Recently, The Global Wellness Institute (GWI) released its Future Of Wellness At Work research report. The 82 page report, which can be downloaded for free, examines the current state of wellness in the global workforce and predicts what the future of work will look like. The report makes the case for why wellness will matter more in the future and presents a new vision for wellness at work. Despite its length, the report is worth reading. Until you find time to get through the whole thing, below are our top 5 interesting facts that came from the report. Enjoy!
#1 Unwellness Is Expensive
“Unwellness” at work costs the U.S. economy $2.2 trillion annually, or 12% of GDP. Disengaged workers cost businesses $550 billion in lost productivity while workers with chronic disease cost companies $1.1 billion. The rest of the tab stems from $250 billion in work-related injuries and illnesses, and $300 billion in work-related stress. Many people can and should question the amounts in their estimates (chronic conditions may be high depending on what they define as “chronic condition”), but nonetheless, the costs to employers and economy are too high to ignore.
#2 31% Of U.S. Workers Participate In Employee Wellness Program
This number is embarrassing for programs that are supposedly designed for employees, but it isn’t that surprising (Gallup reported 24% participation). The detailed explanation for this dismal participation has to be left for a separate post, but the short answer is that most wellness programs do not have the employee in mind. If they did, biometric screenings and health risk assessments would not be so prevalent. What may be even worse is that most wellness vendors, despite being fully aware of their own participation and engagement results, still believe in a per eligible per month pricing model.
#3 Employees Recognize The Impact Of Wellness On Their Work
U.S. workers reported that when they feel physically or mentally unwell, it affects many aspects of their work performance, including their ability to get work done (62%), their engagement in work (63%), and their motivation to do the job well (62%). These numbers underestimate the impact of wellness on productivity by not even reflecting those employees who do not recognize the impact their well-being is having on their work.
#4 Work Environments Matter
Work can create mental and emotional distress, including financial challenges of low wages, long working hours and the inability to unplug, work-life balance issues, or difficult relationships with bosses and coworkers. These stressors can lead to physical illness. Respondents to a GWI survey said that when their job or workplace environment causes them to feel unwell, many other aspects of their lives are also affected, including mental/emotional health (69%), physical health (50%), family life (3%), relationships (35%), and overall happiness (66%). Work is too big a part of one’s life for it not to have a large impact on personal well-being. The reach of that impact cannot be understated.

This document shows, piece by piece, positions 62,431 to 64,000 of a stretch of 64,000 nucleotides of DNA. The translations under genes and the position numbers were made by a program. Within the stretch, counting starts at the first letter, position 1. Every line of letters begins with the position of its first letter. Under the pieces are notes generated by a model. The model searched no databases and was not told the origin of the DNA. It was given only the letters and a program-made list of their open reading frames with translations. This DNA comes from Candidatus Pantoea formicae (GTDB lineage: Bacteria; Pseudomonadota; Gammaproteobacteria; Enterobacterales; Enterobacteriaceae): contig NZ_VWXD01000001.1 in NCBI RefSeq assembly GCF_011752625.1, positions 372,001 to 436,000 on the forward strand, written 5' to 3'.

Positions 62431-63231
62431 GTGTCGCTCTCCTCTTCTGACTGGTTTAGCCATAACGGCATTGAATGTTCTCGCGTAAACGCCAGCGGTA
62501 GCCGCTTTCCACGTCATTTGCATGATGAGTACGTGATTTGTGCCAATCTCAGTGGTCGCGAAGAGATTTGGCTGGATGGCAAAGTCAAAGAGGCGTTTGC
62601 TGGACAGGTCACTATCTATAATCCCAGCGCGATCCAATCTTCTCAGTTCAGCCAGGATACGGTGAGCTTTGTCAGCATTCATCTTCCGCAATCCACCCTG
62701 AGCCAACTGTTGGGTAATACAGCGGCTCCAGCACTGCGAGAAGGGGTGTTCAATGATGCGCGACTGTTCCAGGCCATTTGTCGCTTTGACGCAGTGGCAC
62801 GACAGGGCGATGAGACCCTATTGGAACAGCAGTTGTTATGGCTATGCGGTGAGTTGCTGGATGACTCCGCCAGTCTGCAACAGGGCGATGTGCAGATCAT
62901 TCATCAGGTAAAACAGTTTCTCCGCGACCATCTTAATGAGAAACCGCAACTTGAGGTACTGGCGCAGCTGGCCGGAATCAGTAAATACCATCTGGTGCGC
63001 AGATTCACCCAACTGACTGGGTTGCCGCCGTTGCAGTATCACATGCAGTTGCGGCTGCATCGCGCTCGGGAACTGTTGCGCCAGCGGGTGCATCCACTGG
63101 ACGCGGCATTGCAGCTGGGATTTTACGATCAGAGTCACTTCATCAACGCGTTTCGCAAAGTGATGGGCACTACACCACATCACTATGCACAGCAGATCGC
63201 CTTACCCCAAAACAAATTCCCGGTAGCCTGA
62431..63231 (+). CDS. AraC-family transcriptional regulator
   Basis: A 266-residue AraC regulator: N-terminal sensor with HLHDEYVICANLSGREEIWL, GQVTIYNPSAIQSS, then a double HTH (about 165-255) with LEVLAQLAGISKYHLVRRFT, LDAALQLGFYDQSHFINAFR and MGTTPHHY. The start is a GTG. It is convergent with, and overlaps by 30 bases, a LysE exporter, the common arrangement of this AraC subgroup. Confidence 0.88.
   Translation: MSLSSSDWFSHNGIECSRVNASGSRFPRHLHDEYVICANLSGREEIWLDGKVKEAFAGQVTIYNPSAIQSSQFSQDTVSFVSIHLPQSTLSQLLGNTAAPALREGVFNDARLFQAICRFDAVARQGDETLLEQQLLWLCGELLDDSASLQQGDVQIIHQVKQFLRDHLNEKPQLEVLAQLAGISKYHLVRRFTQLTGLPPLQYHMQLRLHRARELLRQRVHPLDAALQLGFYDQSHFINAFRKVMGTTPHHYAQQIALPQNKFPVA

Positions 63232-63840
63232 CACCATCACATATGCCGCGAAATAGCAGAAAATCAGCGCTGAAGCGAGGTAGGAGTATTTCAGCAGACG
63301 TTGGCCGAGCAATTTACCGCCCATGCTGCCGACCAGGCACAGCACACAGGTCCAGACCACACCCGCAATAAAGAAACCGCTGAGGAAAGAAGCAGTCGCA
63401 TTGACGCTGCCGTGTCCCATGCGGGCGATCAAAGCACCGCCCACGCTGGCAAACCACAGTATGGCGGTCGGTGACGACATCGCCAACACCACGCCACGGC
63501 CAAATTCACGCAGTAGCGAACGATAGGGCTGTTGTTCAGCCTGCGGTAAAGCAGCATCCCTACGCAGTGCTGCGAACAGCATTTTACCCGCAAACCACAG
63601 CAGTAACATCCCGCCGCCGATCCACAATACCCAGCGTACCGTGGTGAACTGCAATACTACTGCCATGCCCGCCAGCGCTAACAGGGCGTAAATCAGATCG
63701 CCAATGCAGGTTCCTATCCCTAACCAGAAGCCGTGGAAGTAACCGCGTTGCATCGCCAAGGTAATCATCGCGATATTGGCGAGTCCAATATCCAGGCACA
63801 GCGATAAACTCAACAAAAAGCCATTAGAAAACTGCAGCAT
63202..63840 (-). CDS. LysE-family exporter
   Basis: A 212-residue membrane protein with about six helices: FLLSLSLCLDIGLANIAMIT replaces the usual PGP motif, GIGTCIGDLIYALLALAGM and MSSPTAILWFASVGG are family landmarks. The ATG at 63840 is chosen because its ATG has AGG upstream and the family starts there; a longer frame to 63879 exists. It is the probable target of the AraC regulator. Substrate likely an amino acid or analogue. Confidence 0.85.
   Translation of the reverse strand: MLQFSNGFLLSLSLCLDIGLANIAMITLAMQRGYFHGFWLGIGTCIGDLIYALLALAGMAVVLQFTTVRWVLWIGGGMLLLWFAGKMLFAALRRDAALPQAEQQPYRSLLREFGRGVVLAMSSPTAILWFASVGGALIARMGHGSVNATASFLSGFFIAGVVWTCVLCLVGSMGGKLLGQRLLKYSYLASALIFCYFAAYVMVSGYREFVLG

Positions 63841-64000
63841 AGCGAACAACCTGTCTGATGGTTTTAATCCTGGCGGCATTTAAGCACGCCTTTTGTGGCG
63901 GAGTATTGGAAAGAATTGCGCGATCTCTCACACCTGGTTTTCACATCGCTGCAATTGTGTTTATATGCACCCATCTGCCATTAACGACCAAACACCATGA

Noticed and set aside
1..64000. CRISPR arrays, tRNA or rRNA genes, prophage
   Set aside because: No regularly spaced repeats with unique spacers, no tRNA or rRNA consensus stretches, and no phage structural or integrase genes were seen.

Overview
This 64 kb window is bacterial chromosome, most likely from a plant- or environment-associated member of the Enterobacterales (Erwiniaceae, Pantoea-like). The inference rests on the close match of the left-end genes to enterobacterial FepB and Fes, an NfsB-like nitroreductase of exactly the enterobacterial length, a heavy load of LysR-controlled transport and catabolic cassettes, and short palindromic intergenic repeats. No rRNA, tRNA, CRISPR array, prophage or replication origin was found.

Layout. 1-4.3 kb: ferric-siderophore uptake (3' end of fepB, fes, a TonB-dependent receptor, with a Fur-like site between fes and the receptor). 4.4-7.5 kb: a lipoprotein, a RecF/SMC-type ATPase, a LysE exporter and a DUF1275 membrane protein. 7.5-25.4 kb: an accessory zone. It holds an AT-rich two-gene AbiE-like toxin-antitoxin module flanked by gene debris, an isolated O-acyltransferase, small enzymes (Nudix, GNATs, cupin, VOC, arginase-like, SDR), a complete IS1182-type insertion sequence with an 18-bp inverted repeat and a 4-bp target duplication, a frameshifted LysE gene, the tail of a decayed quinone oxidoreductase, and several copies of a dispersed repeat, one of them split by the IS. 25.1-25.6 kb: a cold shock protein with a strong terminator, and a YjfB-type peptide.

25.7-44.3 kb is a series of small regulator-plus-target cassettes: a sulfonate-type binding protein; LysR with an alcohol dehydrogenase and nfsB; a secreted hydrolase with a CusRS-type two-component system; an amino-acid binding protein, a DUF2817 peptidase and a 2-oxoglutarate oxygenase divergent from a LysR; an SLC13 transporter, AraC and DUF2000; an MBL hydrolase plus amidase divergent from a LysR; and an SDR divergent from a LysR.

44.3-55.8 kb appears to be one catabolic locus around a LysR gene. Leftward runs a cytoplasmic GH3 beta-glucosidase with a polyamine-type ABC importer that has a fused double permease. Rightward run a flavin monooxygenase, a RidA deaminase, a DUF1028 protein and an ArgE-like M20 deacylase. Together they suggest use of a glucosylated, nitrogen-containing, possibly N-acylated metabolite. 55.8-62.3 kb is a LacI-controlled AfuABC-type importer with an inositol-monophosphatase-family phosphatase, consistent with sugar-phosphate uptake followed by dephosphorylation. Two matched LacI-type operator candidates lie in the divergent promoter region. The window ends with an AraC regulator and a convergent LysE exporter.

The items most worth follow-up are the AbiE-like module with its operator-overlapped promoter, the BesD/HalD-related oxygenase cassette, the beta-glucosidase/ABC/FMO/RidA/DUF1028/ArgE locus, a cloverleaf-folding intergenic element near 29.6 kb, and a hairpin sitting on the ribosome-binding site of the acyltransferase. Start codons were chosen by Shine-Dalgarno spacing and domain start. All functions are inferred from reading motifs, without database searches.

#5 “Caring Companies” Boost Worker Health And Productivity, Not Wellness Programs
So we lied…this information is actually in another GWI report, but it was too good to pass up. “57% of employees at caring companies rate their health/wellness high (4 or 5 stars), vs. only 39% of those at non-caring companies. Conversely, only 8% of those at caring companies report poor health, vs. 21% at non-caring companies…Only 17% of workers at caring companies report “very high” levels of stress, vs. 41% at non-caring companies. And workers at caring companies are dramatically more engaged: more than twice as likely to report that their work is satisfying (52% vs. 25%), exciting (33% vs. 16%) and interesting (66% vs. 30%). Workers at caring companies (68%) are also radically more likely to report that “they’re proud to be associated with their company” than those at non-caring organizations (19%).”
All though the presence of a workplace wellness program has almost no impact on overall health/wellness, caring companies are more likely than the non-caring (67% vs. 41%) to provide employees with a formal wellness program and more likely to encourage healthy behaviors overall. It goes without saying that employers who care about their employees are more willing to invest in their health, which includes offering effective wellness solutions and ignoring the harmful ones (biometric screenings, HRAs, weight loss challenges, etc.). Caring companies are far more likely to go beyond the basics of health insurance and offer more tangible, proactive wellness benefits, such as exercise support, flexible work arrangements, stress reduction programs and even opportunities to have fun at the office, whether with a ping pong table or fitness challenges.
Note: The facts and figures above highlight some points that we felt were interesting and generally a fair characterization of the state of employee wellness. This post is not an endorsement of the GWI report and not be seen as validation for the statistics in the report but not found in this post.